June 1, 2004

"17½-year-olds vary widely in their reactions to police questioning, and many can be expected to behave as adults."

So writes Justice O'Connor, concurring and providing the fifth vote, in today's Supreme Court opinion, Yarborough v. Alvarado. The Court leaves in place a state court conviction and reverses the opinion of the Ninth Circuit, which would have required a new trial excluding the statements that were given without Miranda warnings. Under the Antiterrorism and Effective Death Penalty Act of 1996--an omnibus congressional reaction to the Oklahoma City bombing--federal courts can only grant habeas corpus if the state court's decision “was contrary to, or involved an unreasonable application of, clearly established Federal law, as determined by the Supreme Court of the United States.” The Supreme Court has cases saying when Miranda warnings are required, but none of them make the defendant's age a factor. The state court only has to get the clear rules of law from the Supreme Court cases right and then not apply them in a way that is unreasonable. The cases in question required police to follow an objective test of whether the person being questioned would feel free to leave. Justice Kennedy, writing for the majority, concentrating on keeping the test objective, thought that "consideration of a suspect’s individual characteristics–including his age–could be viewed as creating a subjective inquiry." Thus, it wasn't "unreasonable" for the state court to fail to make any reference to the defendant's age.

Justice Breyer dissents, joined by Justices Stevens, Souter, and Ginsburg:
Alvarado’s youth is an objective circumstance that was known to the police. It is not a special quality, but rather a widely shared characteristic that generates commonsense conclusions about behavior and perception. To focus on the circumstance of age in a case like this does not complicate the “in custody” inquiry. And to say that courts should ignore widely shared, objective characteristics, like age, on the ground that only a (large) minority of the population possesses them would produce absurd results ....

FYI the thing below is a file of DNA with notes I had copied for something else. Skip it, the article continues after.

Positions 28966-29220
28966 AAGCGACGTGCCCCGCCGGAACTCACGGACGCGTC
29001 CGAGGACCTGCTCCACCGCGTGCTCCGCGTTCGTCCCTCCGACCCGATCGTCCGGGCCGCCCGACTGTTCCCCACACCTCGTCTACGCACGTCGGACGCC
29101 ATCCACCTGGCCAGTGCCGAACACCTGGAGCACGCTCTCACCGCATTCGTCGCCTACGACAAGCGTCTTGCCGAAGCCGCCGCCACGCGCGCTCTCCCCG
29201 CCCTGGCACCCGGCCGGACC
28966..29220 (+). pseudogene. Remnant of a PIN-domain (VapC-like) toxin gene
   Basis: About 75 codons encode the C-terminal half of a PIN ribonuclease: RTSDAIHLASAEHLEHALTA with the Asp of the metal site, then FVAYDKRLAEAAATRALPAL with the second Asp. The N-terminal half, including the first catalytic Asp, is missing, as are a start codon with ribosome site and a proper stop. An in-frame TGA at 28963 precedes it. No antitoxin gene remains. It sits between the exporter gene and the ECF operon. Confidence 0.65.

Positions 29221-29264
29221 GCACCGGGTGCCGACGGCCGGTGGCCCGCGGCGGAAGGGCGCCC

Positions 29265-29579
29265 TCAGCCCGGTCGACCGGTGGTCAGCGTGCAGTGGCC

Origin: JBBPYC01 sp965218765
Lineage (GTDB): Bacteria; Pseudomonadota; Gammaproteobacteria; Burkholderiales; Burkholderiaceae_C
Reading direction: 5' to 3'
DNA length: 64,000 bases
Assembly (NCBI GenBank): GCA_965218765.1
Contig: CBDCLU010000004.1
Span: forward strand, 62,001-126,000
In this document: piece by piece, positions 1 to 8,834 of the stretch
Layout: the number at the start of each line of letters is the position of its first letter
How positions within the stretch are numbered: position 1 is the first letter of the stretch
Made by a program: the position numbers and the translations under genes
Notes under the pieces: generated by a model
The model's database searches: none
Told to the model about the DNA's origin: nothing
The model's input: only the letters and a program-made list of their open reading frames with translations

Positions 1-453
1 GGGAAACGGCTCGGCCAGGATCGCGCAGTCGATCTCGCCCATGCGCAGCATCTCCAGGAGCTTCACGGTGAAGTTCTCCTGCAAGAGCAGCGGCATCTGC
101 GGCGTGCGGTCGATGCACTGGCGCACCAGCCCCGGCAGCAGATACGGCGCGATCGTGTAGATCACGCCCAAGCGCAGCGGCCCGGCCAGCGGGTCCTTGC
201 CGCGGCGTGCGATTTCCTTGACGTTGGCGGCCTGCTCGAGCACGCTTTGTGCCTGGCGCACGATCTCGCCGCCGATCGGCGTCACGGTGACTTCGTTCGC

UPDATE on the theory that some reader somewhere wants some opinion on the subject: This 5-4 split is a very old rift for the Court, which goes back far beyond the 1996 Act that gave the Justices some new terms and some new Congressional intent to take into account. Since at least the mid-70s, the Court has been split over what the role of the federal courts is in habeas cases for state prisoners. To put it simply, one side of the Court views the lower federal courts as having a role similar to the U.S. Supreme Court, making up for the fact that only a very few criminal cases will be heard by the Supreme Court on direct review. They think that the lower federal courts ought to serve as a surrogate for the Supreme Court, redoing the work of the state courts and correcting for mistakes in the articulation and application of law. The other side of the Court thinks that direct review is different from habeas review, and that the lower federal courts, exercising their habeas jurisdiction, should leave state court decisions as the last word unless a particular state court's performance is too far out of line (for example, to use the terms of the 1996 statute, if the state court missed the clear Supreme Court case law or applied it unreasonably). There are very basic differences about federalism here. One side mistrusts the state courts and thinks the federal courts are needed to ensure that there isn't a systematic underenforcement of federal constitutional rights. The other side thinks the state courts basically deserve respect as courts and the role of the federal courts should be to serve as a corrective only when state courts show some sign of not taking its duty to enforce federal law seriously enough. You might think the intrusion of Congress in 1996 into the whole longstanding debate would have resolved this conflict, but, quite interestingly, it hasn't. Congress has the constitutional role to make the statutes that govern federal jurisdiction, but the courts have to interpret those statutes, and the tendency to see in jurisdiction statutes what one thinks federal jurisdiction should be is very strong.

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